Diabetes, also known as diabetes mellitus, refers to a family of metabolic diseases in which a person has high blood glucose levels because the pancreas does not produce enough insulin or because cells do not properly respond to the insulin that is produced.
Except for gestational diabetes which sometimes occurs in pregnant women, diabetes is usually a chronic (lifelong) disease. The symptoms include: frequent urination; blurry vision; increased hunger and/or thirst; fatigue; and weight loss.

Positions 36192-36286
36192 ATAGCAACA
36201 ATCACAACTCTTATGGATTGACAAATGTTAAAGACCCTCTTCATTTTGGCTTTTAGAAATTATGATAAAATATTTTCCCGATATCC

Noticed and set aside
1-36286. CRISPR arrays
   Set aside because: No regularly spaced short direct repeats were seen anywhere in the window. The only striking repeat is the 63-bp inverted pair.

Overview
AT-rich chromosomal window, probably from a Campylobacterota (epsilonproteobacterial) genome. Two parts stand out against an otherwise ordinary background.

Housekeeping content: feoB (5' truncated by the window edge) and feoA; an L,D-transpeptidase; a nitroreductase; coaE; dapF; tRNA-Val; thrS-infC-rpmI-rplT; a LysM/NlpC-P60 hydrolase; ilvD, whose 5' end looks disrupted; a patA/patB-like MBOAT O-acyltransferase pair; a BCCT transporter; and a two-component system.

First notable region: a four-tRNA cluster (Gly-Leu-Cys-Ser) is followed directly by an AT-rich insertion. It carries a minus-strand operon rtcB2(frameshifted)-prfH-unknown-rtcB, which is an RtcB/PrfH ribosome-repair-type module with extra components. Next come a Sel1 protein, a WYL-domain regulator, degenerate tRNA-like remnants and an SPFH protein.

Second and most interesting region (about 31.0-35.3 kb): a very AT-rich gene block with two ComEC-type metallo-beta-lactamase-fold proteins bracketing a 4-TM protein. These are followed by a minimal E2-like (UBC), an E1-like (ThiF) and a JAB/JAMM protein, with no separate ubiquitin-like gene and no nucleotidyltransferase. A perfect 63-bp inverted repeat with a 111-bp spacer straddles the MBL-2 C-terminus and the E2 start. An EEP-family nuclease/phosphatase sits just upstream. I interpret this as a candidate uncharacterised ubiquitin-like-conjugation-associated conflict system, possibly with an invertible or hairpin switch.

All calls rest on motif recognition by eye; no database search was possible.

According to the 2011 National Diabetes Fact Sheet, diabetes affects more than 25.8 million people in the United States—8.3% of the population—have diabetes. 18.8 million people have been diagnosed with the disease, and 7.0 million people are suspected of being undiagnosed. A whopping 79 million people have pre-diabetes which often comes before type 2 diabetes. In 2010, 1.9 million new cases of diabetes were diagnosed in people aged 20 years and older.
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